Mealtime at Grandma’s House
Mealtime at Grandma’s House

Many of my favorite childhood memories took place at my grandparents’ house. We celebrated holidays and birthdays. My grandmother baked pies and always cooked my favorite meal—roast beef, mashed potatoes and gravy. She taught me how to make gravy that didn't taste like paper-mache. (The trick is to bring the drippings to a boil, add the flour and water slurry slowly and then let the gravy simmer for a long time, until the flour taste is gone.) After dinner, the family would linger at the table for hours getting updates on family friends, work, or how my sister and I were doing in school.

For me, grandma’s house was someplace where the rules were different than they were at home. It probably should not have been a surprise to me that my son would have similar experiences at his grandparents’ house. There, much to my chagrin, dessert is offered as a “reward” for eating something he doesn't want and visits can include side trips to buy special treats.

Cooking with GrandmaAt home, we employ Ellyn Satter’s Division of Responsibility model. As parents we decide what is offered and when it is eaten. My son decides whether he will eat what is offered and how much.

It’s probably safe to say that our parents and grandparents haven’t heard of Ellyn Satter. In fact, the concept of insisting that food be eaten was likely commonplace in many homes – it certainly was when I was growing up.

I used to get irritated and I even considered calling his grandparents to explain why my way was the preferred way to approach mealtime. Then I thought about my own grandparents and what mealtime at their house meant for me growing up. I decided to take a step back and look for the long view of my son’s eating habits. My son’s grandparents may not adhere to my mealtime philosophy, but there is a much larger picture to consider.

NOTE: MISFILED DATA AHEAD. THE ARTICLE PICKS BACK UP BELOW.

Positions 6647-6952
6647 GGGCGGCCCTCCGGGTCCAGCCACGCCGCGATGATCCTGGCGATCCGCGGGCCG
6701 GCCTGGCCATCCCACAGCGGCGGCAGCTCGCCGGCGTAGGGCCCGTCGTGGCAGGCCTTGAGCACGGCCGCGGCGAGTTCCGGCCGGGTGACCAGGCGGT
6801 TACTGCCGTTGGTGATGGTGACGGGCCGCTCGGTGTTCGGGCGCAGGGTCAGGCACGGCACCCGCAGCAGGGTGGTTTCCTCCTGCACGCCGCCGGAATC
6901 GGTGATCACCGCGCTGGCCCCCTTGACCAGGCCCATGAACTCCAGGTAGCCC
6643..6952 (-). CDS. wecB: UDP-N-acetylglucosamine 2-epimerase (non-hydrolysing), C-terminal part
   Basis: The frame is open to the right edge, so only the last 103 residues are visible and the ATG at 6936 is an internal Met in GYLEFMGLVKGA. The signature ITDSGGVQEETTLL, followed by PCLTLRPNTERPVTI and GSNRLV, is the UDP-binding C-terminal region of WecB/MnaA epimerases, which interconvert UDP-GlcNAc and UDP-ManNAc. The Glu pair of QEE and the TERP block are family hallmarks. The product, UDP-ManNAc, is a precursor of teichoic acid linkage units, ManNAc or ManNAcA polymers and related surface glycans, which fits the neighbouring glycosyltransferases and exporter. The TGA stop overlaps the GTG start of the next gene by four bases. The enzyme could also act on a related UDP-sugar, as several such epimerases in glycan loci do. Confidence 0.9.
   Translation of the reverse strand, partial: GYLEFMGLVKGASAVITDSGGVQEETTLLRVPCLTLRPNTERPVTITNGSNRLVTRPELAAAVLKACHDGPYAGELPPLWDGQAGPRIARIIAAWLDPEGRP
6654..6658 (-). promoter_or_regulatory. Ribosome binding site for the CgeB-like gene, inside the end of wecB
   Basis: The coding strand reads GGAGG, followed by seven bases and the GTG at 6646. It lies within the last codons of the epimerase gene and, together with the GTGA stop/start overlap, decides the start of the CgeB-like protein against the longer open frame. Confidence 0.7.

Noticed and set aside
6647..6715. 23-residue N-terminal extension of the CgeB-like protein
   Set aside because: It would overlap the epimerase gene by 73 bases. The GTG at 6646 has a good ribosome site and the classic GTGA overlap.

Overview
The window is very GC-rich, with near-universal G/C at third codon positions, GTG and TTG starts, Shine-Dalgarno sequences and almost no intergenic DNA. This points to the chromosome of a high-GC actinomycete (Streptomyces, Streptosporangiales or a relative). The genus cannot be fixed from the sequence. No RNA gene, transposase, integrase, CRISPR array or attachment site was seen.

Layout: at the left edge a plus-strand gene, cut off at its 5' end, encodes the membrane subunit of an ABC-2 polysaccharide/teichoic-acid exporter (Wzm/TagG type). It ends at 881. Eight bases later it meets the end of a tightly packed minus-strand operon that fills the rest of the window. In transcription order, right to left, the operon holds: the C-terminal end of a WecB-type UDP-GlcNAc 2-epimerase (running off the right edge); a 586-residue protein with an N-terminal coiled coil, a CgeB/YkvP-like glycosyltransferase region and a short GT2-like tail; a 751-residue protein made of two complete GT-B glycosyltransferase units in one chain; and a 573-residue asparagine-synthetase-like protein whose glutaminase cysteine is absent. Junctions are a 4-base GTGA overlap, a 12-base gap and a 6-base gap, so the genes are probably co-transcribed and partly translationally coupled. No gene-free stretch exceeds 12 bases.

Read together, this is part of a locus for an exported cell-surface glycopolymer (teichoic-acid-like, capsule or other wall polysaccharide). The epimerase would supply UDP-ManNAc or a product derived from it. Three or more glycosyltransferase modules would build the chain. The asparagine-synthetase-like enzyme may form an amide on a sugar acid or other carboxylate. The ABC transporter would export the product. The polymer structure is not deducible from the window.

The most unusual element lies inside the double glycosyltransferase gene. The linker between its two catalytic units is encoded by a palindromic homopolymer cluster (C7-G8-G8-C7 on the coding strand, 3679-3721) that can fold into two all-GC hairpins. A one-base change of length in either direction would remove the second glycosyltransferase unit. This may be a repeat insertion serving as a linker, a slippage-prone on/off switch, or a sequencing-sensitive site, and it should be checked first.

My son is fortunate to spend time with an extended family who loves him enough to encourage him to try new foods. The fun experiences they share are things that he will remember when he grows up and has his own family. He’ll think of the special outings to buy ice cream after school, the birthday cake he baked for his father’s birthday and the first time he tried—and enjoyed—asparagus.

Creating positive mealtime memories with family is a valuable goal independent of what foods are eaten. Even if my son’s grandparents offer dessert as an occasional reward he will know from his parents’ example that all foods can be enjoyed, not just the sweet ones. Ultimately, his memories of his grandparents will be the ones where he felt safe, adored and happy, and that is an important component of raising a healthy eater too.

Andrea Garen, MA, RD, is the District Wellness Coordinator at Redwood City School District. She coordinates programs and resources available to district elementary schools across all areas of school health. As a registered dietitian and mother of two young children, she is passionate about nutritious food and reality-based eating, which means choosing nutritious foods and preparing them in a way that makes them taste great.